I’d asked what antibiotics were ok to use with MTX when an actual infection develops (not just inflammation), because many must be avoided. The response was that chronic sinusitis should be referred to an ear-nose-throat specialist.
Been there, done that. ENT doc said nothing can be done – it’s most likely due to an inflammatory disease or a fungal allergy.
Rheumatologist shrugged, but didn’t suggest any antibiotics.
Luckily, I have a good GP. So I let that slide.
Dismissing pain or other symptoms
The most striking experience I’ve had, was when an endometriosis surgeon dismissed adenomyosis pain as imaginary because I was ‘too young to have it’. The next endometriosis surgeon found I actually had an awful amount of diffuse adenomyosis.
My rheumatologist’s next question this week was about pain.
He was surprised that I was averaging a 5-6 pain level every day, and it was slowly increasing.
Solution? Continue for the time being on a stable dose of 5mg prednisolone. I had suspected this would happen.
Unfortunately, he dismissed the headache pattern that appears after every MTX dose as imaginary, until I pointed him to the pain and migraine diary that I have to keep for the pain clinic.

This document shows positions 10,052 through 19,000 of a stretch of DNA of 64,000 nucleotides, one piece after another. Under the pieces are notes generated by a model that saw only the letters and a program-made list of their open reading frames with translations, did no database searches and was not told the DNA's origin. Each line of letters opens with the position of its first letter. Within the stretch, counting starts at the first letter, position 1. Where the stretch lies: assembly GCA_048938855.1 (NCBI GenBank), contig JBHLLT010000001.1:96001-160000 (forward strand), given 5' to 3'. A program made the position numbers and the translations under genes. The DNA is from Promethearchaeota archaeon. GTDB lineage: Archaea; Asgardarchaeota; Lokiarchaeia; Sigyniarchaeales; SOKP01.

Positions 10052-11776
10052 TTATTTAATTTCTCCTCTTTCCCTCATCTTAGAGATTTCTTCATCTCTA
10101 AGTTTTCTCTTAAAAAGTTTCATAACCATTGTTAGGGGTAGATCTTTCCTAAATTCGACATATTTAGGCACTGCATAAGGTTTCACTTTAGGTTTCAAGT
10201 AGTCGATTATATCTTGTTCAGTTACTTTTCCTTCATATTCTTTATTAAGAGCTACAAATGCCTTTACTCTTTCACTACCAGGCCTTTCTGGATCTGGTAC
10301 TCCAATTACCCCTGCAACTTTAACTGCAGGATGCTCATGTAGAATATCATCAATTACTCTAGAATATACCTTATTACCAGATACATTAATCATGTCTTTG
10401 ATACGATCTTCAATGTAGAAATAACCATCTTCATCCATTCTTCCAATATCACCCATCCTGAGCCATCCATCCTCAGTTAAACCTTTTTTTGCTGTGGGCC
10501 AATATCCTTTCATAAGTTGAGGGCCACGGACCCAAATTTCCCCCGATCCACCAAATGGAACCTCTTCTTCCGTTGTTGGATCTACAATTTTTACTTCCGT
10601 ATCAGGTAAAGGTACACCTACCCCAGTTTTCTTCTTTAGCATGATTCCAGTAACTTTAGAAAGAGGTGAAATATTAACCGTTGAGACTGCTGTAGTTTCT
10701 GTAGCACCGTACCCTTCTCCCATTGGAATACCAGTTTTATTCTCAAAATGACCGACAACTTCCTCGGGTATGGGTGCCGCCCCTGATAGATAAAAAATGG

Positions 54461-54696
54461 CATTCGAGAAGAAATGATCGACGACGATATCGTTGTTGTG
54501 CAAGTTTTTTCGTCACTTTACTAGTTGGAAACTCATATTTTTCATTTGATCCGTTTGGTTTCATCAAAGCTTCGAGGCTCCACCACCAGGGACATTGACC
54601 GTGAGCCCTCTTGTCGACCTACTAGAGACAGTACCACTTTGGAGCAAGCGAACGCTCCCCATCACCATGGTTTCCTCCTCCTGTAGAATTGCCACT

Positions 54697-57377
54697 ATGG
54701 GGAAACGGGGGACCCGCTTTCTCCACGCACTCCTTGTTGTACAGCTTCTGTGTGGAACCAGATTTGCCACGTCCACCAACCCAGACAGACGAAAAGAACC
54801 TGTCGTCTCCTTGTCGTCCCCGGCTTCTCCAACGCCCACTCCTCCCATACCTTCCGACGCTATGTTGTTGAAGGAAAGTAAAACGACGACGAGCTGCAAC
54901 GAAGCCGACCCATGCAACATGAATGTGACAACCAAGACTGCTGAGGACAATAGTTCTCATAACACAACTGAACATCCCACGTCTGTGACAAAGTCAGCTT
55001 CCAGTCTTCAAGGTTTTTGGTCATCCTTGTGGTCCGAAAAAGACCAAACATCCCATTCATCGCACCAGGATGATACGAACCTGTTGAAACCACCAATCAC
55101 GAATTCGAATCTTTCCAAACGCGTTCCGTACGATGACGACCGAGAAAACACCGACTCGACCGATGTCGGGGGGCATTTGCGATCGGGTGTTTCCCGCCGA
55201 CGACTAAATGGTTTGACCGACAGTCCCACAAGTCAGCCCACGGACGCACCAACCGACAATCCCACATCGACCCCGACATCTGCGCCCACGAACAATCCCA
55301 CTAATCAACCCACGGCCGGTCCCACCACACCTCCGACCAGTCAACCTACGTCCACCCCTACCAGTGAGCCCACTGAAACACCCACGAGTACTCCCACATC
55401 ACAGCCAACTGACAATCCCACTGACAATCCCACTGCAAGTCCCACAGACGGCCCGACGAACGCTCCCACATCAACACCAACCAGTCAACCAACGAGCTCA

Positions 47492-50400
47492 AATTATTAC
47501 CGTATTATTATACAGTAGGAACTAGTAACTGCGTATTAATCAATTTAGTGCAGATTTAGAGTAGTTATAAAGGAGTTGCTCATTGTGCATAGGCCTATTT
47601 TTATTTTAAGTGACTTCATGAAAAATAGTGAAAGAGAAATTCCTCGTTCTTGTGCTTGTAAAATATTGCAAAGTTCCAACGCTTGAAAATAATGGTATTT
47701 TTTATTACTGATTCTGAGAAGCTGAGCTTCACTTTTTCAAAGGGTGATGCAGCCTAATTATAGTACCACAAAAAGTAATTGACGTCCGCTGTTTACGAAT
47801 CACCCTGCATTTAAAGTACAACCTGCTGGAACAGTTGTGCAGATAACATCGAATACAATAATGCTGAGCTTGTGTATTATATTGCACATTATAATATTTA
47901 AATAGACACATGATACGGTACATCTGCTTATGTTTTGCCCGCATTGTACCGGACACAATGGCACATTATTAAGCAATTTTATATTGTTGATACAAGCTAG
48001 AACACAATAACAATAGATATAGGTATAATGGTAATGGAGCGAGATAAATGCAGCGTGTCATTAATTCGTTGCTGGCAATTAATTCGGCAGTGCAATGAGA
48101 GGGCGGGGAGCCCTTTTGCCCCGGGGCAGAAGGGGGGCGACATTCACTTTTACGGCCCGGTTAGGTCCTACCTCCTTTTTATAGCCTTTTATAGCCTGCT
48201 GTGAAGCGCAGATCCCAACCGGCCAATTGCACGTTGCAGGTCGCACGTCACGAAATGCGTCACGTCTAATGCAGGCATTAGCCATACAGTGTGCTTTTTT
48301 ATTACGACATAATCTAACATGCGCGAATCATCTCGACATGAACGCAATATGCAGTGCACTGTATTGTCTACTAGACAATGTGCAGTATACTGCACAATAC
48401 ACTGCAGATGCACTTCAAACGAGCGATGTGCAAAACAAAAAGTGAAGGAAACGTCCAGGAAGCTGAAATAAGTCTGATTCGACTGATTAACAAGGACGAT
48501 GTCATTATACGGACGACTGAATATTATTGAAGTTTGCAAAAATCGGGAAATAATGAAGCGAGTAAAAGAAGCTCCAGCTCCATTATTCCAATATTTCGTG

Dismissing other doctors’ advice
After asking what I take for the headaches, he disapproved of my use of low-dose codeine/paracetamol, even though I take one tablet, once or twice a week, toughing it out most of the time.I’ve taken this medication since I was 16.
It’s also the medication that the pain clinic said was most appropriate for headaches, considering my kidneys and current medication interactions.
Prescribing inappropriate medication
Instead, he suggested regular, daily ibuprofen plus a proton pump inhibitor (pantoprazole) to protect my stomach, because there is a high risk of developing a stomach ulcer when you are on MTX.
When it was discovered I had dodgy kidneys back in 2000, I saw a very good nephrologist. After monitoring me for several years, he made me promise not to have any strong dose NSAIDs, and avoid even the low dose ones, like ibuprofen or dicofenac, unless absolutely necessary. And then, only take one ibuprofen tablet for a couple of days, then stop.